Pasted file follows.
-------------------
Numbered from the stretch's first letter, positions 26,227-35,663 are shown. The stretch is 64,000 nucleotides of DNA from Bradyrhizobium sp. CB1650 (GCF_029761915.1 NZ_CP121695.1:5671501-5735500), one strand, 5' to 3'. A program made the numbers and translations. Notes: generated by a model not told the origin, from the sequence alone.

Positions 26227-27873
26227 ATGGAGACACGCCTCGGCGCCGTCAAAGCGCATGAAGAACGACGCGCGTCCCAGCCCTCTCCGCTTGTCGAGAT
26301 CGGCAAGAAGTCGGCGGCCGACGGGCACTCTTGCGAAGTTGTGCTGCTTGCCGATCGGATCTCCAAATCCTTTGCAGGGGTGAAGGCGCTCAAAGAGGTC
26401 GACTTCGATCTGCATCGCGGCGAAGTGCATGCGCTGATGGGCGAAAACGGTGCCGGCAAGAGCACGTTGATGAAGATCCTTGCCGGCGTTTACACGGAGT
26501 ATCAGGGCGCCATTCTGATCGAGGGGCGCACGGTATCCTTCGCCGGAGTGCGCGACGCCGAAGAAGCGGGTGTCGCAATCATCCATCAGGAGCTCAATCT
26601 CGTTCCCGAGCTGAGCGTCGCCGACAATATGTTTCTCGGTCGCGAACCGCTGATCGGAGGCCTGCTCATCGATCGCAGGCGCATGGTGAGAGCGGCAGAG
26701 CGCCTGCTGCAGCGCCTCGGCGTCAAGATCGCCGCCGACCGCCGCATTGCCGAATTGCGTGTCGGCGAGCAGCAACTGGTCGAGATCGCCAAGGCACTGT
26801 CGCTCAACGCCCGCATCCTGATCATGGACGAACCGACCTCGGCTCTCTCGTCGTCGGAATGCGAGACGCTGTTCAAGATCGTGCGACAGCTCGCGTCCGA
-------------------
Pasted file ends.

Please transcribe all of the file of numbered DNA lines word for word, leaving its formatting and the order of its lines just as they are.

Numbered from the stretch's first letter, positions 26,227-35,663 are shown. The stretch is 64,000 nucleotides of DNA from Bradyrhizobium sp. CB1650 (GCF_029761915.1 NZ_CP121695.1:5671501-5735500), one strand, 5' to 3'. A program made the numbers and translations. Notes: generated by a model not told the origin, from the sequence alone.

Positions 26227-27873
26227 ATGGAGACACGCCTCGGCGCCGTCAAAGCGCATGAAGAACGACGCGCGTCCCAGCCCTCTCCGCTTGTCGAGAT
26301 CGGCAAGAAGTCGGCGGCCGACGGGCACTCTTGCGAAGTTGTGCTGCTTGCCGATCGGATCTCCAAATCCTTTGCAGGGGTGAAGGCGCTCAAAGAGGTC
26401 GACTTCGATCTGCATCGCGGCGAAGTGCATGCGCTGATGGGCGAAAACGGTGCCGGCAAGAGCACGTTGATGAAGATCCTTGCCGGCGTTTACACGGAGT
26501 ATCAGGGCGCCATTCTGATCGAGGGGCGCACGGTATCCTTCGCCGGAGTGCGCGACGCCGAAGAAGCGGGTGTCGCAATCATCCATCAGGAGCTCAATCT
26601 CGTTCCCGAGCTGAGCGTCGCCGACAATATGTTTCTCGGTCGCGAACCGCTGATCGGAGGCCTGCTCATCGATCGCAGGCGCATGGTGAGAGCGGCAGAG
26701 CGCCTGCTGCAGCGCCTCGGCGTCAAGATCGCCGCCGACCGCCGCATTGCCGAATTGCGTGTCGGCGAGCAGCAACTGGTCGAGATCGCCAAGGCACTGT
26801 CGCTCAACGCCCGCATCCTGATCATGGACGAACCGACCTCGGCTCTCTCGTCGTCGGAATGCGAGACGCTGTTCAAGATCGTGCGACAGCTCGCGTCCGA